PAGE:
Southern Ontario - Transportation


Southern Ontario has a vast automotive transportation system involving many freeways. The freeway system in Southern Ontario is referred to as the King's highways system, or the 400 series highways. With the exception of Highway 406, all the freeways in Ontario are at least 4 lanes wide, fully controlled with interchanges and divided. The major freeways in Southern Ontario are 400, 401, 402, 403, 404, 405, 406, 407 (Toll), 409, 410, 416, 417, 420, 427, Don Valley Parkway, Gardiner Expressway, Queen Elizabeth Way, Queensway, Lincoln M. Alexander Parkway, Red Hill Valley Parkway, Conestoga Parkway, and the E. C. Row Expressway.

The 12-lane segment of Highway 401 passing through Toronto is the widest and busiest freeway in North America, and one of the widest and busiest in the world. The 401 runs the entire length of Southern Ontario. In 2007 a section of highway 401 was renamed the Highway of Heroes in honour of Canadian Forces personnel killed during the War in Afghanistan. Highway 416 was named Veterans Memorial Highway in 1990 to honor Canadian veterans of all wars.

Freeways in Southern Ontario are digitally monitored by the MTO using the COMPASS-Freeway Traffic Management System

Southern Ontario has several border crossings with the USA, including the Ambassador Bridge, Detroit–Windsor Tunnel, Peace Bridge, Rainbow Bridge, Thousand Islands Bridge, Ogdensburg–Prescott Bridge, Lewiston–Queenston Bridge, and the Blue Water Bridge.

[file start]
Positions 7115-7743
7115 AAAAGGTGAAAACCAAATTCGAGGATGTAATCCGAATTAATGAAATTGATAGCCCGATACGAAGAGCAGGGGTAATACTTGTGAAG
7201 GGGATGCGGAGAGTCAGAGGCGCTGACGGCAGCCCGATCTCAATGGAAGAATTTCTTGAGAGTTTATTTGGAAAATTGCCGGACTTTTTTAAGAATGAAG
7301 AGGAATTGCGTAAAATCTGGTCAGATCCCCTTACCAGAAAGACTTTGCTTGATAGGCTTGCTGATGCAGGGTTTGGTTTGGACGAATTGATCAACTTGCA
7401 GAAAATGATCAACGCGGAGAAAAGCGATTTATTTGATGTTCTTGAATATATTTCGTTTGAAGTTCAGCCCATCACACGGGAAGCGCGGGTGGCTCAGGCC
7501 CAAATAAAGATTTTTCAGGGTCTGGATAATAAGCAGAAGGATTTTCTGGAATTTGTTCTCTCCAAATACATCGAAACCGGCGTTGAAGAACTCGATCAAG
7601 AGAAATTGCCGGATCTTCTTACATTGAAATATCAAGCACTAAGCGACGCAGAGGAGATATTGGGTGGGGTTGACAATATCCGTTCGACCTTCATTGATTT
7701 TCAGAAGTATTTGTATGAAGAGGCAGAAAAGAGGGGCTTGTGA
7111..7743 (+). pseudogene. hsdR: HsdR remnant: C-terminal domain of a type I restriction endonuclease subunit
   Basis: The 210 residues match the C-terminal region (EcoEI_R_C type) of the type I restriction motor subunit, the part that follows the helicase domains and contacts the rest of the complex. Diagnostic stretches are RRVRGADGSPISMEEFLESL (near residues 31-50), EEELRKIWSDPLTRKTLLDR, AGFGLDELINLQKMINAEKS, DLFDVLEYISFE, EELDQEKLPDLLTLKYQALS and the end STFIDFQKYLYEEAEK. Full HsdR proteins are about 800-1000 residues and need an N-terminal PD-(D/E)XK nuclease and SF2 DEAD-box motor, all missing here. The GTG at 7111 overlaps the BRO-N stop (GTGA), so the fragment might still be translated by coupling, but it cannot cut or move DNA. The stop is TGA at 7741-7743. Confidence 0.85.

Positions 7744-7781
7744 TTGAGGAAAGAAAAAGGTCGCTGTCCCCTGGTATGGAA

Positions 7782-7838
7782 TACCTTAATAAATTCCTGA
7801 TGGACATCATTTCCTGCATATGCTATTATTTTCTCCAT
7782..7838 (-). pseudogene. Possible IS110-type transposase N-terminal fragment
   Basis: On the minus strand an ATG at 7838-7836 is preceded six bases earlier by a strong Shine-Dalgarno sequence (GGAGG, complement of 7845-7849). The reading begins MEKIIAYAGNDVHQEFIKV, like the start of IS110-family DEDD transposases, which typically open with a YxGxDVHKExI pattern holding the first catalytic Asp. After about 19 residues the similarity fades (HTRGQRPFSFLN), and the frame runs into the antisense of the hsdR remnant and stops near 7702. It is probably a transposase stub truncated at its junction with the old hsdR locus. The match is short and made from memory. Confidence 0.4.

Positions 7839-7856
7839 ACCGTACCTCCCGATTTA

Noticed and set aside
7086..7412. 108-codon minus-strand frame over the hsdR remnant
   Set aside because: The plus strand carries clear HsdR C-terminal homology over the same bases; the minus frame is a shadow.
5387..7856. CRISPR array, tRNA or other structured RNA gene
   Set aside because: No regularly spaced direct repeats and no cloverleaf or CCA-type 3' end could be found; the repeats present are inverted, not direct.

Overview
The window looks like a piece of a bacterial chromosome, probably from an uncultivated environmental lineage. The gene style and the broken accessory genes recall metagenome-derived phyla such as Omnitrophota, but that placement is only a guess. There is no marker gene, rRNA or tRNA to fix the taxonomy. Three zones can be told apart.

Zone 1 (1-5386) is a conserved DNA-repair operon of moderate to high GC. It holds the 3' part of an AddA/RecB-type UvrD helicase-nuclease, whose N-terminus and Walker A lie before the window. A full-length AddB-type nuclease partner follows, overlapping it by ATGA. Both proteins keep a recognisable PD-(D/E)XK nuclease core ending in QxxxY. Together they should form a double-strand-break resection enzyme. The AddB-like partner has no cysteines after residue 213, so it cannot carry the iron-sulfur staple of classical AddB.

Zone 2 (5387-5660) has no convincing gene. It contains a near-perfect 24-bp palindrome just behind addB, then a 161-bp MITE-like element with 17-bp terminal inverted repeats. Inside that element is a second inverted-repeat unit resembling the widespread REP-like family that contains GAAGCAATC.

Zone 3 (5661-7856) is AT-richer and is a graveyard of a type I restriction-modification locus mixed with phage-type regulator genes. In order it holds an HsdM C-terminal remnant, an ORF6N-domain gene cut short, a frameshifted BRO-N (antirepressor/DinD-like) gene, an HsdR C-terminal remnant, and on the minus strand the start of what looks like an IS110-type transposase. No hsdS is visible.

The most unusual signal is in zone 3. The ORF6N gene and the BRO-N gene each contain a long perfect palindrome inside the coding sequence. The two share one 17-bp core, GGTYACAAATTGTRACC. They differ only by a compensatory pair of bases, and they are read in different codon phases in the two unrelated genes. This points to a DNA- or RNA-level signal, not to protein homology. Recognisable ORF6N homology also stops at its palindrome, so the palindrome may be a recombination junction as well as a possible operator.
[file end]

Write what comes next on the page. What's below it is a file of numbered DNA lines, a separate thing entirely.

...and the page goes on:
The Region has a long history of marine transportation. Hundreds of millions of tonnes of cargo travel along the Great Lakes, and Saint Lawrence Seaway each year. The Welland Canal is a vital part of the Great Lakes Waterway allowing ships to avoid Niagara Falls. The St. Clair River and Detroit River are also well travelled rivers between Lake Huron and Lake Erie in the Windsor, Sarnia area. Southern Ontario also has thousands of other fresh water lakes and rivers, as well as the Trent-Severn Waterway and Rideau Canal.

Another mode of transportation throughout Southern Ontario is train. Inter-city service in the region is provided mainly by Via Rail. The Greater Toronto area also has a commuter train system called the GO Train, which is supplemented by a network of bus services for the area.

Southern Ontario has several major international airports including the busiest airport in the country, Toronto Pearson International Airport, Ottawa Macdonald-Cartier International Airport, John C. Munro Hamilton International Airport, London International Airport, and Region of Waterloo International Airport. Many Southern Ontarians living close to the Michigan or New York State borders use either Detroit Metropolitan Wayne County Airport, or Buffalo Niagara International Airport as their local airport.

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